After the meeting, we debrief together and talk about the leaders and followers, the “flow” of the meeting and the eventual decision (or non-decision) and why the group came to that decision. Each time I ask them what they learned and what could have been done better.

Excellence in leadership requires constant self-examination, and that is very hard. Leadership is not something we “do,” it’s not an action, it’s a lifestyle

Lastly, you have spoken about symbolism and image when it comes to leadership. How do those impact us in a world that seems to operate based more on perception than fact?

Often images and symbolism are more important than the actual message, especially since we can no longer control the message. The images and the symbolism they convey have the proven ability to become more important than even the most detailed explanation or speech.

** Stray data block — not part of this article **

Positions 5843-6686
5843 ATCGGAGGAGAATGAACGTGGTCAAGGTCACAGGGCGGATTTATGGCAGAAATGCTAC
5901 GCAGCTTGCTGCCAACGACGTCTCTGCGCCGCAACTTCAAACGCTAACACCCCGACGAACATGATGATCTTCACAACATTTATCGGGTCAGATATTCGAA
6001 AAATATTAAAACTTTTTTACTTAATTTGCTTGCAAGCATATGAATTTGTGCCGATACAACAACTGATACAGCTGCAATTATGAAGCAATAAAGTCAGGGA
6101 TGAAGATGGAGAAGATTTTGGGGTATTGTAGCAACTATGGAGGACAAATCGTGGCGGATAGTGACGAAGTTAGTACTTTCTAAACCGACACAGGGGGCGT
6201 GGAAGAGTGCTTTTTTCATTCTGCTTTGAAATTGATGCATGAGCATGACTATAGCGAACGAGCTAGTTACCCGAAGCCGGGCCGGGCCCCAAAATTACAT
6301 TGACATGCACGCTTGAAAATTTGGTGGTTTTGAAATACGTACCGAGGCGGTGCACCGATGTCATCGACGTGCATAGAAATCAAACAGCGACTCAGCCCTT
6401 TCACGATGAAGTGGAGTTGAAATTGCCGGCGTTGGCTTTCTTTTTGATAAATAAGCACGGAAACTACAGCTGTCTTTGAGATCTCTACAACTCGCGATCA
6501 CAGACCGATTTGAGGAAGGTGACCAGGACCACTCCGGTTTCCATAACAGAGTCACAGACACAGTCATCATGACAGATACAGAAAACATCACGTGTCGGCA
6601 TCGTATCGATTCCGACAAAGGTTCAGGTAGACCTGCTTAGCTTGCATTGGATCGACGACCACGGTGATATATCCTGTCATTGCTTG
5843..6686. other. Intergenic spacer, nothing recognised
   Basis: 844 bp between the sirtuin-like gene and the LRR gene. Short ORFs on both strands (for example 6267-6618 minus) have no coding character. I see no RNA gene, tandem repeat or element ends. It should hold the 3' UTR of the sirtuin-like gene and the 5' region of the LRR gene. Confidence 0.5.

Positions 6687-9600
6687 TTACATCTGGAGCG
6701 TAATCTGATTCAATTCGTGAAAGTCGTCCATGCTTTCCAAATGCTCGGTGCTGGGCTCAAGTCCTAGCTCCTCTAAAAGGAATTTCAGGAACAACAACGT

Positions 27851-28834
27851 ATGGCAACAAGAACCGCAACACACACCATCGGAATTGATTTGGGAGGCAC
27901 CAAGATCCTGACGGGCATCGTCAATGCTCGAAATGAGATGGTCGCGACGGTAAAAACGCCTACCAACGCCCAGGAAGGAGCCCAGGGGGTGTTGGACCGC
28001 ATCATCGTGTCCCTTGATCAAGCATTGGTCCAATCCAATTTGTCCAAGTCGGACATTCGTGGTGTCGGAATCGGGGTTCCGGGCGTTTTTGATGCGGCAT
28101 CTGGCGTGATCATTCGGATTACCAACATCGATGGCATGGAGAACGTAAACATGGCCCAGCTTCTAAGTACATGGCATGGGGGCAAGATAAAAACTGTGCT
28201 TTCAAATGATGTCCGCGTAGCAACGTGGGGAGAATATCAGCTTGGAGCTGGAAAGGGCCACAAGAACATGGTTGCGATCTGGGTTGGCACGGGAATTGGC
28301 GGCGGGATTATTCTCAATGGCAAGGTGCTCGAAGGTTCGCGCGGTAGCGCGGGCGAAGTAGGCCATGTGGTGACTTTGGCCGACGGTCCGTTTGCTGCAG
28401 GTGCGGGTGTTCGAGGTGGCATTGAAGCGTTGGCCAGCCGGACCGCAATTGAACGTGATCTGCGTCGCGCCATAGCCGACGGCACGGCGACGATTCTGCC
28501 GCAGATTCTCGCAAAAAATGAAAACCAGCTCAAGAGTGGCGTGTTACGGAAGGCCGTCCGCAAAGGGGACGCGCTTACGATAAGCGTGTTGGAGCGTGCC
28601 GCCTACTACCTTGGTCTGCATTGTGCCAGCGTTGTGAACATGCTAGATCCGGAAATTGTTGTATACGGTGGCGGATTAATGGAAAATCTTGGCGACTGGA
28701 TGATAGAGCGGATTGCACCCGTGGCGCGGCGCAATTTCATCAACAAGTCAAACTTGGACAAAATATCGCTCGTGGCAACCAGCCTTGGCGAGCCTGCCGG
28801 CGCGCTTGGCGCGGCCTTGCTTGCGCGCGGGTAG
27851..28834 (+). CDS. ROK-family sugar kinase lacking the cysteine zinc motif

We can’t promise that our systems in emergency management and homeland security will perform perfectly each time they are challenged, but we can instill confidence with our words and the images we convey.

The combination of well-chosen words, coupled with strong images, is hugely effective. We have to be constantly aware that the images we create must reflect the seriousness of the message being delivered.

People in crisis situations need and want to be reassured. We cannot deny ourselves the benefit of the power of symbolism since how we communicate tells others if we can be trusted.

Eric Holdeman Contributing Writer

Eric Holdeman is a contributing writer for Emergency Management and is the former director of the King County, Wash., Office of Emergency Management.

He can be reached by emailTwitter and Google+.